Oregon House Bill 2826 requires debt buyers to provide basic evidence and documentation of debts to consumers when notifying them of a potential lawsuit and to the court when lawsuits are filed. The bill ensures that violations are covered by Oregon's unlawful collection practices act and that victims of debt collection abuses are given the tools they need to fight back against wrongful suits.

From the consumer perspective, debt buyer horror stories are often far worse than standard debt collector horror stories. Because illegitimate debts can be sold repeatedly, consumers often find themselves in protracted, expensive, emotional, and time consuming battles with one collector after another and no ability to resolve the matter.

Take the case of Adam Foxworthy, from North Bend. During the recent economic downturn, Foxworthy and his wife fell behind on credit card payments. When they were contacted by a debt collector, they paid the debt and received verification.

A year later, Foxworthy was contacted by another collector acting on behalf of a debt buyer demanding payment. Incredulous, Foxworthy informed the collector that the account had been settled. After much effort on Foxworthy's part, the collector relented and Foxworthy believed the matter resolved.

Over the next two years, he was contacted by two more agents on the same account. Each time he was forced to go through the pains of demonstrating the debt was paid. Each time he succeeded, albeit with a diminishing sense of resolution, knowing that this could keep happening.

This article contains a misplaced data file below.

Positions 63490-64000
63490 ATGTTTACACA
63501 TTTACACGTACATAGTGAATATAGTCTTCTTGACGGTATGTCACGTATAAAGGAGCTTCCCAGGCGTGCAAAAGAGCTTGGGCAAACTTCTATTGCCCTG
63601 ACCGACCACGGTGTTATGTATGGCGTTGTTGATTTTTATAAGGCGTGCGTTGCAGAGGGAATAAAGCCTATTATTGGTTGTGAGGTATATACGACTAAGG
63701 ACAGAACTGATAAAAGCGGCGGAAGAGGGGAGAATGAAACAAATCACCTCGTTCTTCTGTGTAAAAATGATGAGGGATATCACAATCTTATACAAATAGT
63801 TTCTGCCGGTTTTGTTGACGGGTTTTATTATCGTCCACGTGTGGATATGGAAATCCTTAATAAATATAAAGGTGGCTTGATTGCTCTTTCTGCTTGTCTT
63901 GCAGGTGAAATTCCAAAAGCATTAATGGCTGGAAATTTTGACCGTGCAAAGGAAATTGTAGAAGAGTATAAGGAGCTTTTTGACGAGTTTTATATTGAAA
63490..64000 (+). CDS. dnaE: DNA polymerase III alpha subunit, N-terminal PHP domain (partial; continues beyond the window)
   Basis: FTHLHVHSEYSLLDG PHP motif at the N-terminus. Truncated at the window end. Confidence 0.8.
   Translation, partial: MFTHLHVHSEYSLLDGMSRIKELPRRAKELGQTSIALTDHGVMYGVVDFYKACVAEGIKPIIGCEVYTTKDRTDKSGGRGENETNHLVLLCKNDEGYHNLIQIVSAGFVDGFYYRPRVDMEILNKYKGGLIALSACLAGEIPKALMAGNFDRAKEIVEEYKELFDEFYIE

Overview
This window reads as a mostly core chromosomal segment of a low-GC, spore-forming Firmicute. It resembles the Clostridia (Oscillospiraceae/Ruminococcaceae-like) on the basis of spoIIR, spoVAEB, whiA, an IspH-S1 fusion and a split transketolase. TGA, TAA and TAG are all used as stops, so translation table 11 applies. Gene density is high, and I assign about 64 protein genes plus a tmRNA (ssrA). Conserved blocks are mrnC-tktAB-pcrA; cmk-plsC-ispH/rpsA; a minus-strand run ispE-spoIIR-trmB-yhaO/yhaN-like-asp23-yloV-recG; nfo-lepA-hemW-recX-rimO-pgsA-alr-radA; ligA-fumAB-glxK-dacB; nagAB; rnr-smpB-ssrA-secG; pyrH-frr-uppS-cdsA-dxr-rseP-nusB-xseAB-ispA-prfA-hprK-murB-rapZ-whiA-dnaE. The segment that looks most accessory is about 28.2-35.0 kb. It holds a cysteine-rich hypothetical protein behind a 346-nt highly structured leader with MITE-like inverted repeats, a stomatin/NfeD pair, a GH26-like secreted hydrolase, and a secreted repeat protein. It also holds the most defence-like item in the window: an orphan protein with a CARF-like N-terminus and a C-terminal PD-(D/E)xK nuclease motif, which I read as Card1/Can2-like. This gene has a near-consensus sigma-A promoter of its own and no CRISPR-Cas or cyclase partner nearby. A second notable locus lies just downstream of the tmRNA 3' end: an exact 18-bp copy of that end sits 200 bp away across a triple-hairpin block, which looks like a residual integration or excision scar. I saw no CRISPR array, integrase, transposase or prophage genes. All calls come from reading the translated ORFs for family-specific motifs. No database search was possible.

Or take the case Jesse Aaron Brook, a lifelong Oregonian and U.S. Army veteran. Last year, Brook and his wife were flooded out of their apartment. Tired of renting, they took steps to purchase a home, staying with friends during the process.

When Brook applied for a loan, he found a debt that had been paid off years before on his credit report. The mortgage broker informed him there was nothing that could be done until the matter was resolved. The debt had been purchased by a debt buyer after Brook had paid it off. Following three months of considerable effort, he was able to resolve the matter and purchase a home.

Unfortunately, representatives of the debt buying industry oppose the basic requirements of HB 2826, claiming that the issue is already under control. They point to best practice standards as the solution – but such standards are voluntary. Industry leaders can't solve this problem, and it's not clear they're interested in trying. Which is why HB 2826 is needed now.

House Bill 2826 is scheduled for a work session in the House Committee on Consumer Protection and Government Efficiency, Tuesday April 16 at 1pm at the Oregon Capitol in Hearing Room D.